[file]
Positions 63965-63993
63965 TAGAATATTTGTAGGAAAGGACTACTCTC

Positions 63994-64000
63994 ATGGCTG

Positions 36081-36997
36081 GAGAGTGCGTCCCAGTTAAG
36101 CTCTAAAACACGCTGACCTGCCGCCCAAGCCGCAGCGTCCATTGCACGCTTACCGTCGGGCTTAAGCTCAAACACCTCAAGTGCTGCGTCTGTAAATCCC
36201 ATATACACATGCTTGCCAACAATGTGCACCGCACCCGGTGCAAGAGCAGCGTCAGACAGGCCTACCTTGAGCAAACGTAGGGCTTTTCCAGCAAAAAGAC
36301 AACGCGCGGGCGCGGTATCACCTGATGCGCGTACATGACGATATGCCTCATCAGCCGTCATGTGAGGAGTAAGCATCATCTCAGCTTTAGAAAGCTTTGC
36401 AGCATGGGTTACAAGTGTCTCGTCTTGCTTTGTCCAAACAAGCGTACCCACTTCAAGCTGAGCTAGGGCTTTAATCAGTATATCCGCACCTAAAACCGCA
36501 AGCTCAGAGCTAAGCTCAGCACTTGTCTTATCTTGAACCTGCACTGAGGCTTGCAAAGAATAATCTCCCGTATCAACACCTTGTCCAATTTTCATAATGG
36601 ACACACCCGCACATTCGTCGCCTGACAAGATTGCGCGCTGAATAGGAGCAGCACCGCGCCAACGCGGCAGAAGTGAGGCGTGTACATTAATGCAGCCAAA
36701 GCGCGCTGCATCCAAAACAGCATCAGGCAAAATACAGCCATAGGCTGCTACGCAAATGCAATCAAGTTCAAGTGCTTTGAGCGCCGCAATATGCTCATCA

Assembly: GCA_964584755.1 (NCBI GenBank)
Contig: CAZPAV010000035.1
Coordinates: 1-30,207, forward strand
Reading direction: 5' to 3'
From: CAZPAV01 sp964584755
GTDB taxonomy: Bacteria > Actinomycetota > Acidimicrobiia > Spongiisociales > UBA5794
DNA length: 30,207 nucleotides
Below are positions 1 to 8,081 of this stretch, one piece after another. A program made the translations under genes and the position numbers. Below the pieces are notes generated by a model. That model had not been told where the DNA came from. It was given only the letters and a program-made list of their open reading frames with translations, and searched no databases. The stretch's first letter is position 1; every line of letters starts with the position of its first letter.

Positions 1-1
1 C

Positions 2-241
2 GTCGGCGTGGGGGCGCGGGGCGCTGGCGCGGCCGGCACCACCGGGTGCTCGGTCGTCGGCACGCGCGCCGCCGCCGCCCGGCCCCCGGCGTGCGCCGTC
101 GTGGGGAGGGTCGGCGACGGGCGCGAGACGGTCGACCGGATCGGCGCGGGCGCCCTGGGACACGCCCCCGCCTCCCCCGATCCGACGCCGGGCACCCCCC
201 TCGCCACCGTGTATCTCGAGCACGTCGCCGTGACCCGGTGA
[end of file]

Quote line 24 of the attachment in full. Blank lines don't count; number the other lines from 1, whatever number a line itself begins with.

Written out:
Positions 2-241